Objectives: To analyze the clinical characteristics, associated risk factors, and outcome of hypoglycemia in nondiabetic hospitalized older patients.
Design: A retrospective case control study.
Participants: Sixty patients, aged 65 years and older, in the acute medical and geriatric wards who developed hypoglycemia. A control group was composed of 83 older patients, sex and age matched, in orthopedic and surgery wards who were undergoing corrective surgery for hip fracture or hernioplasty.
Measurements: For all patients, data for the following variables were abstracted from the charts: age, sex, degree of hypoglycemia, clinical presentation of hypoglycemia, number and duration of hypoglycemia episodes, nutritional state, and blood chemistry analysis. Risk factors were defined as nutritional state, heart failure, renal or liver disease, malignancy, and infection or sepsis.
Results: Mean blood glucose in hypoglycemic cases was 38.9 +/- 7 mg/dL. Symptoms and signs of hypoglycemia were noted in only 38.4% (23/60) of patients. All identified risk factors except cachexia were found significantly more frequently in the hypoglycemic patients than in the control group. Mean total number of risk factors was greater in the hypoglycemic group than in the control group, 2.97 +/- 1.1 versus 1.64 +/- .8, respectively (P < .001). In a multivariant logistic model, low plasma albumin level, liver disease, malignancy, and congestive heart failure were significant predictors of hypoglycemia. In-hospital mortality rate was higher among the hypoglycemic patients, 48% versus 18.1% (P < .001), and was independent of the degree of hypoglycemia or the number of hypoglycemic episodes. Mortality was correlated significantly with the number of risk factors (3.4 +/- 1.1 vs 2.5 +/- 1.1; P = .006). Hypoglycemia remained a significant predictor of mortality (OR = 3.67; 95% CI, 1.2-11.2) even after the adjustment for other risk factors.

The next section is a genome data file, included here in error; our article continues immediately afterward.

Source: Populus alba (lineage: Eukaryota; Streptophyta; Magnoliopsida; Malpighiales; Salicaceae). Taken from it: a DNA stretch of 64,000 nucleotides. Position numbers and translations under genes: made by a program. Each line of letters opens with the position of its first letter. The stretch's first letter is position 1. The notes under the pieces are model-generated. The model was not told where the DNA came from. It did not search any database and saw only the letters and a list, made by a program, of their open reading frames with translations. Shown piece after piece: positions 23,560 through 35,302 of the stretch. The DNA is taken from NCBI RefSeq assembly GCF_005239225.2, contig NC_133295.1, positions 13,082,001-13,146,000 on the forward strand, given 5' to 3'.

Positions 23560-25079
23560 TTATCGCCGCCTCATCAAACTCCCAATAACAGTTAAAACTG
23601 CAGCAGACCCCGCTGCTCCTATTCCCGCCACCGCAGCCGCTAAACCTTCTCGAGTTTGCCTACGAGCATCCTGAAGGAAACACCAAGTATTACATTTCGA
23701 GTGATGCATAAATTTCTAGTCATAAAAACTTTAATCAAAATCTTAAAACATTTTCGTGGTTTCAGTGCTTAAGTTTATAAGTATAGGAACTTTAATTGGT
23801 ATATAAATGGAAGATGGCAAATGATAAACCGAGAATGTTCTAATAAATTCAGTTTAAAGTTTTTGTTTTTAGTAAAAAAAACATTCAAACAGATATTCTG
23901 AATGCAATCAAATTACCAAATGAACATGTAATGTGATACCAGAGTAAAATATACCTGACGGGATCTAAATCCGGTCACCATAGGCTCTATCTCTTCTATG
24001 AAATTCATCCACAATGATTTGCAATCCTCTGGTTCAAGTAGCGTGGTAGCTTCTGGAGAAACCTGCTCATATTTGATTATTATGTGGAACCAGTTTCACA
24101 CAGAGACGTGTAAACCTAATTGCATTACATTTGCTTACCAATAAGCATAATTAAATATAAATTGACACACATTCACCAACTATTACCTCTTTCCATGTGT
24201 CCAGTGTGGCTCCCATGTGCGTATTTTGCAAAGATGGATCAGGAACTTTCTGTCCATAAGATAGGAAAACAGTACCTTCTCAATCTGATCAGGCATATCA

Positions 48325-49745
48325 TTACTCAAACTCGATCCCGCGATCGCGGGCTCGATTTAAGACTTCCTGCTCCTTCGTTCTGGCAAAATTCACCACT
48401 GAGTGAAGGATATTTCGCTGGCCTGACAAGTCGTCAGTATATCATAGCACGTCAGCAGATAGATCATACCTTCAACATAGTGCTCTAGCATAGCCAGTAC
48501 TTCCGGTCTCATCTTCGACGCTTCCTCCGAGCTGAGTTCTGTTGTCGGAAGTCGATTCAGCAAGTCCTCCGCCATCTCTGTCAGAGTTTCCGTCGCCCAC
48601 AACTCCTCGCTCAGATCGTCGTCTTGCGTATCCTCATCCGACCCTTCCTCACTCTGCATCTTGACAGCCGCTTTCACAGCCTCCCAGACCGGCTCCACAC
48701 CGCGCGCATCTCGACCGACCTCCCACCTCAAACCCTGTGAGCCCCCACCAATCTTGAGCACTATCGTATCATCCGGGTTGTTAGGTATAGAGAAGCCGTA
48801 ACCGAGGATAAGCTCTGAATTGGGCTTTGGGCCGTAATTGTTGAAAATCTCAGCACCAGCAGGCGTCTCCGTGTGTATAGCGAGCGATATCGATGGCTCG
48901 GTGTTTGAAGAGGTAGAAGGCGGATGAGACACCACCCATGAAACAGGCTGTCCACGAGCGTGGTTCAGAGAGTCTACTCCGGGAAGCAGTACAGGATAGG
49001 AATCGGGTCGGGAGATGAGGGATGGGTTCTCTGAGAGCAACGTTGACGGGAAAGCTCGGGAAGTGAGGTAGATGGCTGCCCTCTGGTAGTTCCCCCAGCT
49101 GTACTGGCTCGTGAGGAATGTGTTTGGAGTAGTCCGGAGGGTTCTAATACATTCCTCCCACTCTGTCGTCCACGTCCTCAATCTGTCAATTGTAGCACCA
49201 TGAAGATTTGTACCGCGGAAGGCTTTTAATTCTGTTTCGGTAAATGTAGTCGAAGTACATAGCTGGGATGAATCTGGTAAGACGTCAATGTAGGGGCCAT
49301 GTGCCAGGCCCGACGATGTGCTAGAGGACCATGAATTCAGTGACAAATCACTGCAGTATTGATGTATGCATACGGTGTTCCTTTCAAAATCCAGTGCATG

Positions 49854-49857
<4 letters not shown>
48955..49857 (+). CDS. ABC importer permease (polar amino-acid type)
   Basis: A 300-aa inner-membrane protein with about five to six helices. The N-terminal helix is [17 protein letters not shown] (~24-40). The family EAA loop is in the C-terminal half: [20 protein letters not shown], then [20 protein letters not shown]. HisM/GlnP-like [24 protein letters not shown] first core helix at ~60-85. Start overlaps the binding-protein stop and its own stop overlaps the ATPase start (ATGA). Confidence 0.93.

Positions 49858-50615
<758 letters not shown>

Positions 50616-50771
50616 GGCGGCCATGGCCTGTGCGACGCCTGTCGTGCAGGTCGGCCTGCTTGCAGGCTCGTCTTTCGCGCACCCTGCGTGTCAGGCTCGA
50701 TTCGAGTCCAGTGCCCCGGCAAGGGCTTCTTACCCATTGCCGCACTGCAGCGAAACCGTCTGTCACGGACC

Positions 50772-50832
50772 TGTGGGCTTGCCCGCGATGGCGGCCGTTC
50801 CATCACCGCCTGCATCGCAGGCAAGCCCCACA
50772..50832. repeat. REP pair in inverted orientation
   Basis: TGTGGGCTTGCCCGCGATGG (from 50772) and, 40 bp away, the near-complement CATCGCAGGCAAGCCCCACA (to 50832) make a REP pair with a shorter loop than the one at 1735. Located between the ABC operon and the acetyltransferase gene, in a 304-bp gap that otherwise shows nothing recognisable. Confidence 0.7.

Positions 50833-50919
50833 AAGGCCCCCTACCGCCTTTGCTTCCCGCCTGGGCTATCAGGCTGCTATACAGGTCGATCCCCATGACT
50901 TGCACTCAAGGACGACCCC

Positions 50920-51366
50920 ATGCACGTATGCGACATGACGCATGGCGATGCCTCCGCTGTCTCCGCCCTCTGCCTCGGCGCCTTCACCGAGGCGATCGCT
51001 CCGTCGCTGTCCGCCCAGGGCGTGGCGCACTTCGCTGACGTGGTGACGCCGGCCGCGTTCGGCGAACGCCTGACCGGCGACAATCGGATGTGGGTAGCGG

Conclusions: Hypoglycemic episodes occur even among nondiabetic hospitalized older patients. Symptoms and signs of hypoglycemia were noted in only two-fifths of the patients. Albumin less than 3.0 g%, liver disease, renal insufficiency, malignancy, congestive heart failure, and sepsis were statistically significant predictors of developing hypoglycemia. The overall mortality rate was significantly higher among the hypoglycemic patients and was independent of hypoglycemia levels. Mean total number of risk factors was significantly higher among those who died compared with hypoglycemic patients who survived. Based on the present study, the estimated odds of mortality in an older patient with hypoglycemia were 3.67 times higher than in those without hypoglycemia.